1. What, if any, duties were owed by the respective parties?
  2. Were the requisite duties breached?
  3. Was the conduct in question a cause in fact of the resulting harm?
  4. Was the risk and harm caused within the scope of protection afforded by the duty breached?

Citing various cases, the court declared that the state (DOTD) does not guarantee travelers' safety. The state's duty does not extend to drivers who know of highway defects and have a "reasonable opportunity" to avoid them. According to the court, "A motorist has a duty to keep his vehicle under control at all times. . . . Prudent behavior for a motorist who inadvertently drives off the paved roadway onto the shoulder is first to reduce speed and then to attempt a gradual re-entry after the motorist has regained control of the vehicle."

The trial court found that DOTD controlled the section of highway where the crash occurred. Accordingly, the appeals court maintained that DOTD's duty was to keep the highway section, "including the travel lanes and shoulders," reasonably safe and to post warnings concerning any potentially hazardous conditions.

Hardenstein argued that DOTD was negligent in not correcting three conditions that qualified as defects and caused his crash: the lack of temporary edge striping, the drop-off between the shoulder and the median, and the lack of warning signs.

Temporary Edge Striping

Evidence showed that the crash occurred on a clear morning, on a straight, dry stretch of road with no obstacles to visibility. The newly resurfaced highway had no holes or uneven places on the road or its shoulder. The centerline was marked with white dashes. No witnesses testified of any traffic obstructing Hardenstein's view of the highway. Hardenstein admitted he had enough room on the highway itself to pass the truck and offered no explanation why he moved onto the left shoulder and median. Photographs of the crash site clearly showed where the travel lane ended and the shoulder and grassy median began.

The appeals court weighed the probability of risk, noting that the most probable result of a lack of edge striping would be that a driver would go beyond the normal travel lane. As the paved surface was even, this should not have caused an injury. The flat, grassy median should not have presented a hazard. It was not Hardenstein's movement from the roadway to the median that caused him to lose control of his vehicle. He did not need edge striping to see where the pavement ended. A photo of the site showed Hardenstein's straight and even tracks in the median. According to the investigative officer, Hardenstein still had control of his truck while he was driving on the median.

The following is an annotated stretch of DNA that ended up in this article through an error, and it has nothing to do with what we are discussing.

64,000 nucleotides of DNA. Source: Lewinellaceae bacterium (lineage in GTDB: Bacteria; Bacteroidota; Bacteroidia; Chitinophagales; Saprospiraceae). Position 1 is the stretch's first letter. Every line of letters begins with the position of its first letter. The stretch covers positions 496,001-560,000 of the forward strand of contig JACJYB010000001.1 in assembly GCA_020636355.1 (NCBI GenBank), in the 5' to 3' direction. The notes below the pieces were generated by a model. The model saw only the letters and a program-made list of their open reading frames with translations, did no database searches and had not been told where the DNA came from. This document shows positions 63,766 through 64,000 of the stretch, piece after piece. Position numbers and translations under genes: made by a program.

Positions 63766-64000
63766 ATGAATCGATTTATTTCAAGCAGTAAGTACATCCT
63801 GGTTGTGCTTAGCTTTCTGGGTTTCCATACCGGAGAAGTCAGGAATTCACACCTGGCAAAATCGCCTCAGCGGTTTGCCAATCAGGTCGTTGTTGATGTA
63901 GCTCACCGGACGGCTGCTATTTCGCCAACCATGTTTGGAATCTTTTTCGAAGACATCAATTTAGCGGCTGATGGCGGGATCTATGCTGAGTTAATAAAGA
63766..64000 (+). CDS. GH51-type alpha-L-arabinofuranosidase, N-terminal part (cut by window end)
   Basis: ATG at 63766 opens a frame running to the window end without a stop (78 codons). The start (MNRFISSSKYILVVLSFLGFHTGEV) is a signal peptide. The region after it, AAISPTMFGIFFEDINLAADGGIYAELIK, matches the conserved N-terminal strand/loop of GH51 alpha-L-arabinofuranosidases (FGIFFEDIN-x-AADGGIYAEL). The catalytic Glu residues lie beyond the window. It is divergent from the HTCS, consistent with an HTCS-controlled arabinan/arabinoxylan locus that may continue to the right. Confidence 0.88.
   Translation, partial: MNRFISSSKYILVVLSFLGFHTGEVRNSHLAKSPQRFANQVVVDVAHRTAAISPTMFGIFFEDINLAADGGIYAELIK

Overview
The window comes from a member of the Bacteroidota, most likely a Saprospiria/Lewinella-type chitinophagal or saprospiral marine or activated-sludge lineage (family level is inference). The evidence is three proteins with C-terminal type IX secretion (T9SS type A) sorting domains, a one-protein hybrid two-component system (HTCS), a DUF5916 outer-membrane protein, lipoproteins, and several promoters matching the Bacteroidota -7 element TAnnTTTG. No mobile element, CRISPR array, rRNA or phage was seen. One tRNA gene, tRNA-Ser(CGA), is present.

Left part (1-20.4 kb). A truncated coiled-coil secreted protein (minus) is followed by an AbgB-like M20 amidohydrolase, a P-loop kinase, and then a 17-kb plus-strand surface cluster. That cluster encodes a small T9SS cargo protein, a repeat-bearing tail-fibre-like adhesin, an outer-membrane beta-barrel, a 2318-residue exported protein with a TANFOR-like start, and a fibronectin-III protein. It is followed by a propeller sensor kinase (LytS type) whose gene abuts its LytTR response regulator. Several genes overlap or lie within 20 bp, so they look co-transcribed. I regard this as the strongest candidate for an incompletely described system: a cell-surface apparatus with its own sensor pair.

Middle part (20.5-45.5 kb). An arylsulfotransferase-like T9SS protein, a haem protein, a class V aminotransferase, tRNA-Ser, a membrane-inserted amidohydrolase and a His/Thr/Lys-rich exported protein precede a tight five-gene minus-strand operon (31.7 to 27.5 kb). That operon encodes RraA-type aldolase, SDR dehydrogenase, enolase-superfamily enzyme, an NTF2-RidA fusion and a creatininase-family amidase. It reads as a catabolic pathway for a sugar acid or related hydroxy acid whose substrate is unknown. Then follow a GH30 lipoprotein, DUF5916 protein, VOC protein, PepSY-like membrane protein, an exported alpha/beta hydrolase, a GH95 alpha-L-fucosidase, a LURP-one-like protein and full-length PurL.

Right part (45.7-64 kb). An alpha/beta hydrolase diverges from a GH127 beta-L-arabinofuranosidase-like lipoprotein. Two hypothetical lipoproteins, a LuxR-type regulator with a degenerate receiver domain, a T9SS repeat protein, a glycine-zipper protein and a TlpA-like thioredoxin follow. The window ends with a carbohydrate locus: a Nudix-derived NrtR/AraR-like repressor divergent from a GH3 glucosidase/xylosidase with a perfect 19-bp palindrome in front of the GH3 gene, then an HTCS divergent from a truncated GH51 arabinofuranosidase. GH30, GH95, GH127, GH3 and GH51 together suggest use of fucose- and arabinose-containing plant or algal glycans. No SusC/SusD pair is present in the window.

From this evidence, the appeals court determined the trial court had a "reasonable factual basis" for its conclusion that the lack of temporary edge striping did not constitute a defect.

Drop-Off Between Shoulder and Median

Hardenstein also argued that the drop-off between the shoulder and the median was a defect. Haydel and Hardenstein testified that they "thought" the drop-off was 6 to 8 inches high, but neither measured it. A photo showed the drop-off appearing to be several inches higher than the median--but not as much as 6 to 8 inches. Testimony by a police sergeant, the only witness who walked around the area after the crash, supported the trial court's determination that the drop-off was closer to 3 to 4 inches.

In examining the unreasonable risk of harm from this drop-off, the appeals court concluded it was possible under the conditions Hardenstein experienced to return safely from the median to the paved road surface. Cases cited by Hardenstein to the contrary included bad weather conditions, bumpy pavement, driver distractions, and other circumstances that did not apply. (Hardenstein cited, among others, Christine M. Barsavage v. State of Louisiana, through the Department of Transportation and Development, a case described in the first article of this . The court concluded that darkness, differences in driver behavior, and the fact that the drop-off in Barsavage caused the plaintiff's vehicle to blow a tire and flip made the circumstances in that crash substantially different from the present case.) The court found no evidence that the drop-off, an "inevitable" result of the construction process, was a defect.

Hardenstein was passing other vehicles at a high rate of speed in a construction area, he admitted seeing the drop-off before he attempted to pass the truck, he drove his entire vehicle onto the median without slowing, and he ignored his passenger's warnings not to try to re-enter the highway under these circumstances. No evidence showed that Hardenstein ever tried to brake.

From this behavioral evidence, the appeals court determined, "The trial court did not err in concluding that Hardenstein's own actions and reactions, not the drop-off between the shoulder and the median, were the cause of his injuries."

Warning Signs

Hardenstein alleged DOTD failed to adequately warn drivers of the hazardous conditions and, therefore, breached its duty. All witnesses, including Haydel and Hardenstein, testified that construction warning signs and 45-mph speed limit signs were posted and that they knew the highway was under construction. The appeals court found these warnings adequate under the circumstances of Hardenstein's case.

Further agreeing with the trial court that DOTD's duty does not extend to drivers who know about highway defects and have a reasonable opportunity to avoid harm but fail to do so, the court maintained that Hardenstein could have avoided the crash by driving at the posted speed. He drove over a drop-off that he knew existed, and he could have slowed down. Because he continued his reckless actions, he placed his passenger and himself in a dangerous situation that DOTD could not conceivably have prevented.

On February 14, 1997, the Court of Appeal of Louisiana, First Circuit affirmed the trial court's judgment, dismissing Hardenstein's claims and assessing all appeal costs against him. Writ denied April 25, 1997.

[For further reference, see Morris R. Hardenstein, et al. v. Cook Construction Inc., et al., Court of Appeal of Louisiana, First Circuit, February 14, 1997.]

Copyright © 1998 by TranSafety, Inc.